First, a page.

DVD 2: Incident #8: "Group Assignment"
Two students explain to an instructor the problems that they are encountering with a non-productive member of their project group. This scenario flags issues related to the assignment of group work and group grades.
DVD 2: Incident #9: "Proof Perfect"
A student whose work has suddenly and dramatically improved is asked by the course instructor to explain how he achieved this success. It emerges that he received a good deal of assistance from a friend and this raises the issue of when peer helping can lead to academic dishonesty.
DVD 2: Incident #10: "Publish or Perish"
A newer faculty member is given some advice by a senior member of his department on the necessity of concentrating on research and publication rather than on teaching. This encounter triggers discussion of ways to achieve an acceptable balance in a variety academic responsibilities.
DVD 3: Incident #1: "Inattentive Invigilator"
An overworked instructor who is supervising an end of term exam is using the time to complete some other marking. She fails to adequately monitor the examinees and this results in a situation that raises issues related to cheating and fairness.
DVD 3: Incident #2: "First Year Frustrations"
Three students in their first year of university commiserate with one another about some of their experiences with classes and professors. This promotes discussion of the experiences of first year students and ways to improve their learning conditions.
DVD 3: Incident #3: "Special Arrangements? Not Me!"
A faculty member is reluctant to acknowledge and accommodate a student with a learning disability despite advice from the university lawyer that he is required to do so. This encounter stimulates discussion of the many issues related to the accommodation of students with special needs.
DVD 3: Incident #4: "Student Passivity"
A struggling professor is failing to elicit any response from students in a compulsory first year English Literature course that is intended to be driven by class discussion. This promotes the identification of the purpose of class discussion and optimal ways to achieve the maximum participation of students.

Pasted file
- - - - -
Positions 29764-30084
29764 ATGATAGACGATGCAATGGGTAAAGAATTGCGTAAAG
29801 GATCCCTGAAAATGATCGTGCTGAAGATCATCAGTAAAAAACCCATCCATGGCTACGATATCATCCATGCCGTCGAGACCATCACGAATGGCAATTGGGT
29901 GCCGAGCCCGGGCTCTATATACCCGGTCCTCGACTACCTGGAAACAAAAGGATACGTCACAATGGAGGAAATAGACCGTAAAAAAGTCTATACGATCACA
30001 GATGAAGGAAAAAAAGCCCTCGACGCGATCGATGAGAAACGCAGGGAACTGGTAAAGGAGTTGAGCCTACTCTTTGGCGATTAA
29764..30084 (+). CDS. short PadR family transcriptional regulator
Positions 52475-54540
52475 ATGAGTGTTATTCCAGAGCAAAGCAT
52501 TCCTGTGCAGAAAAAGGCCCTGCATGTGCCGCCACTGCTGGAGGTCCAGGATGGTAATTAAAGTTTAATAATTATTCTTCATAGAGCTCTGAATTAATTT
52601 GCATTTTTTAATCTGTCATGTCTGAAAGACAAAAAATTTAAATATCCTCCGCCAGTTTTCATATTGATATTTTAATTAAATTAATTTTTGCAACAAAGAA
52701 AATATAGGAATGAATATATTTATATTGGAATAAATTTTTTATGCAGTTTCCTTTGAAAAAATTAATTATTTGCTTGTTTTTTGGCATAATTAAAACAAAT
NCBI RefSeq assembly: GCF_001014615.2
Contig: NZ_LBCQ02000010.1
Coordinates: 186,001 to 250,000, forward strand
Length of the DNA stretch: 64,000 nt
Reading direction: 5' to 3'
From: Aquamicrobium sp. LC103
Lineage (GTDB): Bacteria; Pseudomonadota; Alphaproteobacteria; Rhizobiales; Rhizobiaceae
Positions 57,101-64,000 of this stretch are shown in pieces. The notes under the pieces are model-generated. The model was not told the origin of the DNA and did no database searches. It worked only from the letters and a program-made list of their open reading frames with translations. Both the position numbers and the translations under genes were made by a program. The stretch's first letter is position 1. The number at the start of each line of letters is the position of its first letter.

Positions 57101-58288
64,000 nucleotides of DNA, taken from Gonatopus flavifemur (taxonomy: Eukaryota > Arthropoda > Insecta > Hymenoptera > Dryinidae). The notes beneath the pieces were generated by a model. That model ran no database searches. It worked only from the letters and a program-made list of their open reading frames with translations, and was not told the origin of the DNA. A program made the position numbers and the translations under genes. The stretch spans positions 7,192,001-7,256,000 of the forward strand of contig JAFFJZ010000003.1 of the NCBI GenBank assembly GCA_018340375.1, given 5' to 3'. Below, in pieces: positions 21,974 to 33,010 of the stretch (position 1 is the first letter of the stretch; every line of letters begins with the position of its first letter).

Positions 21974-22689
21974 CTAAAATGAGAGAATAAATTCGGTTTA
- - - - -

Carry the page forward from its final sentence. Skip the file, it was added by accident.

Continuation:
DVD 3: Incident #5: "Dominance and Discomfort"
A mature, male student dominates the class discussion and challenges the instructor. This is evidently frustrating to both the professor and the other students. This vignette stimulates discussion of a wide range of issues related to age, race, gender and general classroom management.
DVD 3: Incident #6: "Student Success or Faculty Sanction"
An instructor is warned by the chair of his department about what she regards as the excessively high grades achieved by his students. It emerges that this professor is using a mastery-learning approach which permits students to repeatedly submit work until it reaches the required criteria. This stimulates a wide discussion of grading practices and policies.
DVD 3: Incident #7: "Learner Perspectives"
Three students see the same instructor in very different ways and find him variously effective in meeting their individual learning needs. This exchange triggers an exploration of different learning styles and stages and the challenges that these pose for instructors.
DVD 3: Incident #8: "Referral Required?"
A student is meeting with a professor to request an extension of the due date for submitting an assignment. However, as the conversation progresses some emotionally-charged issues begin to surface. This incident is useful in promoting discussion on where and when to refer students with personal concerns and when to grant extensions.
DVD 3: Incident #9: "Undue Collaboration?"
Two graduate teaching assistants discuss whether student collaboration on assignments is useful and acceptable, or dishonest and reprehensible. This conversation raises questions about grading protocols and practices and the place and value of collaborative learning.
DVD 3: Incident #10: "Discouraged Innovator"
A faculty member who has tried an innovative teaching approach is sharing with a colleague his disappointment with the way that some of his students responded to attempts at creative work. This situation fosters discussion of student expectations and ways to effectively introduce new teaching practices.
DVD 4: Incident #1: "Approachable Technologies"
An unhappy student accosts the professor to complain about his use of a website to convey important course information. This woman is a single mother with limited time to access campus computers and no money to purchase her own. This encounter triggers discussion of equity and access in using some of the new communication technologies.
DVD 4: Incident #2: "Theses: The Lore and the Profs"
Three graduate students are discussing their various struggles with the professors serving as their thesis supervisors. In no case does the relationship seem to be notably productive. This conversation fosters discussion of the mutual expectations of graduate students and their thesis supervisors.
DVD 4: Incident #3: "Critical Student Comments"
A head of a department is discussing with a junior, untenured professor her most recent teaching evaluations. He singles out a few rather damning anecdotal comments. This situation raises questions about the place of anonymous student comments in the evaluation of teaching and the possible influence of gender in this process.
DVD 4: Incident #4: "Whose View Is True?"
Three instructors are sharing their individual perceptions of the same student. They have widely differing points of view and thus various ways of responding to this student. The scenario provokes discussion of confidentiality and the impact of differences in learning style/stage and teaching style.
DVD 4: Incident #5: "Stereotypes and Biases"